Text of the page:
Wednesday, August 24, 2011

Storage Dreams

As I continue to support the infrastructure requirements of the research faculty of Harvard Medical School (in parallel with the process to find my own successor at HMS),  I have a storage dream.

The scene opens to a researcher logging into "Storage Central", a browser neutral, operating system neutral website that even runs perfectly on an iPad.

After thoughtful analysis of faculty needs, Harvard Medical School will have concluded that there are 3 different directory types in 3 different storage workflows

Directory types
a.  Massive numbers of small files (i.e. next generation sequencing) that needs solid state metadata management (i.e Isilon 32000X SSD)
b.  Small numbers of really large files (i.e. image processing) that needs high I/O throughput (i.e. Isilon 72000X)
c.  Average numbers of average sized files that can use lower performance technologies (i.e. Isilon 72NL)

a.  Files with a high turnover rate (scratch space) that are created and destroyed daily.  No snapshot or archival tier is needed
b.  Files with a low turnover rate that do not need replication because the data is easy to regenerate. Snapshots are needed to protect the data against drive failure.
c.  Files with a low turnover rate that need to be retained for years due to compliance requirements and the difficulty of regenerating the data.  An archival tier is needed. (i.e. arrays of inexpensive 2 Terabyte drives)

The researcher sees a visual representation of her storage use in each directory and workflow, both currently and monthly over the past year.   Data on primary storage, snapshots used to protect the data, and archival copies of the data are shown separately.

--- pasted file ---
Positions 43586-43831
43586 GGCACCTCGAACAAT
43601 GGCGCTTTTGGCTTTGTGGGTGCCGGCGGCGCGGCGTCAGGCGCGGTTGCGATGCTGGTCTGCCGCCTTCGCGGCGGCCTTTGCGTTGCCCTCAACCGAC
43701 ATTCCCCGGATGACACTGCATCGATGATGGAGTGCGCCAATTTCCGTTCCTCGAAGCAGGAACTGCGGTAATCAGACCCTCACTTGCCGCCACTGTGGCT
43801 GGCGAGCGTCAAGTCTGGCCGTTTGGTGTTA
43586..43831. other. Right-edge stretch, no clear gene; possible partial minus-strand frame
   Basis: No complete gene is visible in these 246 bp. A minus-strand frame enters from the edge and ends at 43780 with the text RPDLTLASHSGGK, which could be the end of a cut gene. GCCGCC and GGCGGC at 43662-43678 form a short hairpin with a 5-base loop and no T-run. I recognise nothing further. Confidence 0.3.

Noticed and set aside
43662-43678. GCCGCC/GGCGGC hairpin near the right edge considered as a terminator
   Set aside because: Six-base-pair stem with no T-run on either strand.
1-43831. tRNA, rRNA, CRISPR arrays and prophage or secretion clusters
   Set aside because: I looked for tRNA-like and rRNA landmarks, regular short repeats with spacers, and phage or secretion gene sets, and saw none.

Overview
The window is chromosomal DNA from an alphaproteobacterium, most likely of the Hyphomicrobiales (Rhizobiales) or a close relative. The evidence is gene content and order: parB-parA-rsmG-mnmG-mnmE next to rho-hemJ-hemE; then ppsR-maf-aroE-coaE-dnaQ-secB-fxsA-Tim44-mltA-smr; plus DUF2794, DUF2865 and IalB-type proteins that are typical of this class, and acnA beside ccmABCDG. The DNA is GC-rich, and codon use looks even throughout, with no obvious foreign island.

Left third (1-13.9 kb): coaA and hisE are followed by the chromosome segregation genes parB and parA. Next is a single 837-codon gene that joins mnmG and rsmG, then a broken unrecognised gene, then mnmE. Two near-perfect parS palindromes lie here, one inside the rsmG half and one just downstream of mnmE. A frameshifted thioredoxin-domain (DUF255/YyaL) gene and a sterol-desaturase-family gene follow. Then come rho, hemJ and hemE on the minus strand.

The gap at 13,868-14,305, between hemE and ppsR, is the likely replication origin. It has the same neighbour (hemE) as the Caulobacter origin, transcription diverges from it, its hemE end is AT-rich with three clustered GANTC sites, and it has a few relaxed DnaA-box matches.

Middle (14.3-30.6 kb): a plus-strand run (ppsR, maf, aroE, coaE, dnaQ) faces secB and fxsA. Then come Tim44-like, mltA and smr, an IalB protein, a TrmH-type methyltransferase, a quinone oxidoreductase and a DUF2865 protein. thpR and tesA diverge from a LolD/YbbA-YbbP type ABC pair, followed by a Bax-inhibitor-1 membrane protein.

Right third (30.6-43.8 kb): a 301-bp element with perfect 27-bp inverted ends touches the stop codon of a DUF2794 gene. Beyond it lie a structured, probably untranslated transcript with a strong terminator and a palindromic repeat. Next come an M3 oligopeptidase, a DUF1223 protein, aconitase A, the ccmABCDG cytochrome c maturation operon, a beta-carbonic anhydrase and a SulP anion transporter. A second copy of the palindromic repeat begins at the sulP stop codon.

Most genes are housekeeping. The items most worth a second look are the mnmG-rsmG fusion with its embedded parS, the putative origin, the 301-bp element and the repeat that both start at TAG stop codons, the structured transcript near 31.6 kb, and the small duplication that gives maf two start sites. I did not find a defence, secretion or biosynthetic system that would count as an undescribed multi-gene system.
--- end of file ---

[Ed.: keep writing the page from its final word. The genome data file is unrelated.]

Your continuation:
The researcher oversees several post docs.   By clicking on a link, the researcher can see the storage use of all those she supervises.

Each directory type has a fixed three year cost per terabyte.   Workflows with snapshots or archives have an incremental cost.   These costs are well known and accepted by all the users.

The researcher can set their own quotas for directory types and workflows.   A calculation of cost for current storage and total quota is shown.   The researcher can type in a grant number or departmental account number to reserve the directory types and workflows they need.

The departmental administrator oversees many researchers.    She can view the storage use of all her faculty with historical, current, and projected costs shown on screen.

She can discover who is likely to exceed their budget and who is responsible for the largest amount of storage growth over time.

An IT storage concierge is assigned to each department to help researchers and administrators move data among directory types and workflows to balance performance and cost.    There is complete transparency between the demand created by the users and the supply provided by the IT department.  

The Dean knows the total costs charged to departments, the IT department, and the school (as overhead components in indirect costs).

The CIO and the infrastructure team receive daily summary reports which forecast growth so that additional storage can be added as necessary, ensuring that each directory type and workflow always has 20% unused capacity.   Storage vendors can ship nodes to expand each directory type and workflow within 1 week of receiving a PO, so storage can be expanded just in time without risking over or under provisioning.

The chargeback model is NIH compliant and motivates researchers to maintain files via the easy to use move/deletion tools in the web interface.

The research community, school administration, and  IT are deliriously happy.  Storage challenges are a solved problem.    The governance committees have turned their attention to cool applications that advance science instead of infrastructure limitations that impede it.

We're assembling industry experts to work on this dream.   My hope that is that I can report back in 2012 that the dream is now the Harvard Medical School reality.

1 comment:

Marco Deterink said...

This is really helpful to structure our thinking. The work flows you describe are very similar to the outcome of some discussions we had recently.

Marco Deterink (UMC Utrecht NL)